Publishing News: Dropping DRM may be too little, too late

Removing DRM may not save publishing, first sale doctrine goes to the Supreme Court, and Apple wants its day in court.

Here are a few stories that caught my eye in the publishing space this week.

Giving up the DRM


In the aftermath of the DOJ lawsuit, much has been written about what publishers need to do next if they’re going to survive in the face of Amazon’s increasingly powerful position, and the issue of dropping DRM is a recurring theme. Mathew Ingram at GigaOm argues that publishers first need to realize they’re partially responsible for the locked-in position in which they’re finding themselves and then realize they hold the key to breaking free: drop DRM. Ingram says that not only is it unlikely that DRM is fulfilling its intended purpose of preventing piracy, but that it’s having an unintended consequence of hindering sales:

“What these chains and locks do, more than anything else, is to make the simple act of buying and reading a digital book horrendously complicated. Does that make more people want to buy and read e-books? It’s hard to see how. In a very real sense, those locks are hobbling the industry.”

Author Charlie Stross also addresses the issue of DRM in a post about how and why Amazon has been able to establish itself so well in the marketplace. Stross goes into a lot of interesting background and in-depth detail (his post is a must-read for this week), but he succinctly sums up Amazon’s strategy: “Amazon seems to be trying to simultaneously establish a wholesale monopsony and a retail monopoly in the ebook sector.” And, he explains, publishers’ death grip on DRM played right into Amazon’s best possible scenario: “By foolishly insisting on DRM, and then selling to Amazon on a wholesale basis, the publishers handed Amazon a monopoly on their customers — and thereby empowered a predatory monopsony.”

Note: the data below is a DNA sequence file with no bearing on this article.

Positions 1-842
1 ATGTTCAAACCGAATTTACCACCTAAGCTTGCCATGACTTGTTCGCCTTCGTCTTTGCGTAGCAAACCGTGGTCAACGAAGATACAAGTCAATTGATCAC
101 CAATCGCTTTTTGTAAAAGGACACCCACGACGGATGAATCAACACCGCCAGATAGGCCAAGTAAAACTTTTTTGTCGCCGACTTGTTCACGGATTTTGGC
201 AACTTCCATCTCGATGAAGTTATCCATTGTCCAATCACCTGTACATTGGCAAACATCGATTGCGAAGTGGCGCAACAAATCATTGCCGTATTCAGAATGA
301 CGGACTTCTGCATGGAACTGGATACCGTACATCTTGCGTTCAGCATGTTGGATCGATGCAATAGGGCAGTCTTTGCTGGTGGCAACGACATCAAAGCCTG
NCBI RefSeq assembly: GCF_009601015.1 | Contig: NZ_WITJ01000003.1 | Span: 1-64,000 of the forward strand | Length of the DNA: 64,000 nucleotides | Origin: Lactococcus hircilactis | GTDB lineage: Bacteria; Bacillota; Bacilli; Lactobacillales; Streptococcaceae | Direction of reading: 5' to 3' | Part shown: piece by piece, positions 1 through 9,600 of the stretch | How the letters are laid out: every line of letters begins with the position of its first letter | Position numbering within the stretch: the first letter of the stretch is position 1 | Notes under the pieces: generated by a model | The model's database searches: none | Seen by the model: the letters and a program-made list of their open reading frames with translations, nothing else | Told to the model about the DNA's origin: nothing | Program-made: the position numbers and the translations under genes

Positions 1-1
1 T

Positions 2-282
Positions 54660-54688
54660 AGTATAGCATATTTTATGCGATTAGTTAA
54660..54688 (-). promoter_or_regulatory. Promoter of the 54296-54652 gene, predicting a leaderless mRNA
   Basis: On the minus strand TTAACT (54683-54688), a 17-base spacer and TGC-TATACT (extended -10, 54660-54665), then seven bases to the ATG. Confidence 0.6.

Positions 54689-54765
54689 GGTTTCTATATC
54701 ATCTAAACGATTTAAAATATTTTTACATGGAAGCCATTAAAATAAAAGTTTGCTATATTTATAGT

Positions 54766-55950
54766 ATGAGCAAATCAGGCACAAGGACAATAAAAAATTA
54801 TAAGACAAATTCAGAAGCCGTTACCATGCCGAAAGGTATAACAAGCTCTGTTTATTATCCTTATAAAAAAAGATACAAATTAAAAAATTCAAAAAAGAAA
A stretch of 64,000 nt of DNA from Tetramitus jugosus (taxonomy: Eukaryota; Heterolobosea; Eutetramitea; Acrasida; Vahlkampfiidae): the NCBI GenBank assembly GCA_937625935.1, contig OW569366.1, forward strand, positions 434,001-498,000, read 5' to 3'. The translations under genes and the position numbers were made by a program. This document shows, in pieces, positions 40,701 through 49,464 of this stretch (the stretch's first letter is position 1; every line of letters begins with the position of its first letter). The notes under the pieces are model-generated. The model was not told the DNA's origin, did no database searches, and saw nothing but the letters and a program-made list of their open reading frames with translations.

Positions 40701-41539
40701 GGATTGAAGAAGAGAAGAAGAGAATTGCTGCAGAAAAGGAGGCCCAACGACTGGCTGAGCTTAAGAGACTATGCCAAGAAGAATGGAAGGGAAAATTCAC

Adrian Kingsley-Hughes over at ZDNet writes that “frightened publishers” will certainly bring an end to DRM in a desperate attempt to survive, but that it’s “too little, too late” and that it won’t make a dent in Amazon’s position — or Apple’s, for that matter:

“[Amazon and Apple] are far too popular (and, by the majority of customers, well loved) for the removal of DRM to make a difference … On the whole, consumers don’t care about DRM, and removing DRM from e-books won’t open up the market in the way that publishers hope it will. What Amazon and Apple have done with Kindle and iBooks respectively was not invent e-books, but refine how the content was consumed.”

Kingsley-Hughes argues that the only way for publishers to have a shot now is to band together: “Unless the publishers can come up with their own one-stop shop for e-books, make this as easy to use as Amazon or Apple’s offering, get this outlet onto devices that people use, and then come up with compelling reasons why people should choose to use it over other outlets (the hard part), nothing will change.”

That may be true, but I have to agree with Ingram’s argument that “at least [dropping DRM] would give publishers a chance to be more flexible and adaptable, instead of trying to prop up their failing business model with price-fixing.”

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A textbook case to settle first doctrine questions

The U.S. Supreme Court has agreed to weigh in on a first sale doctrine case, Kirtsaeng d/b/a Bluechristine99 v. John Wiley & Sons Inc., involving textbooks that were purchased in Thailand and resold in the U.S. A post at The Wall Street Journal (WSJ) describes the case: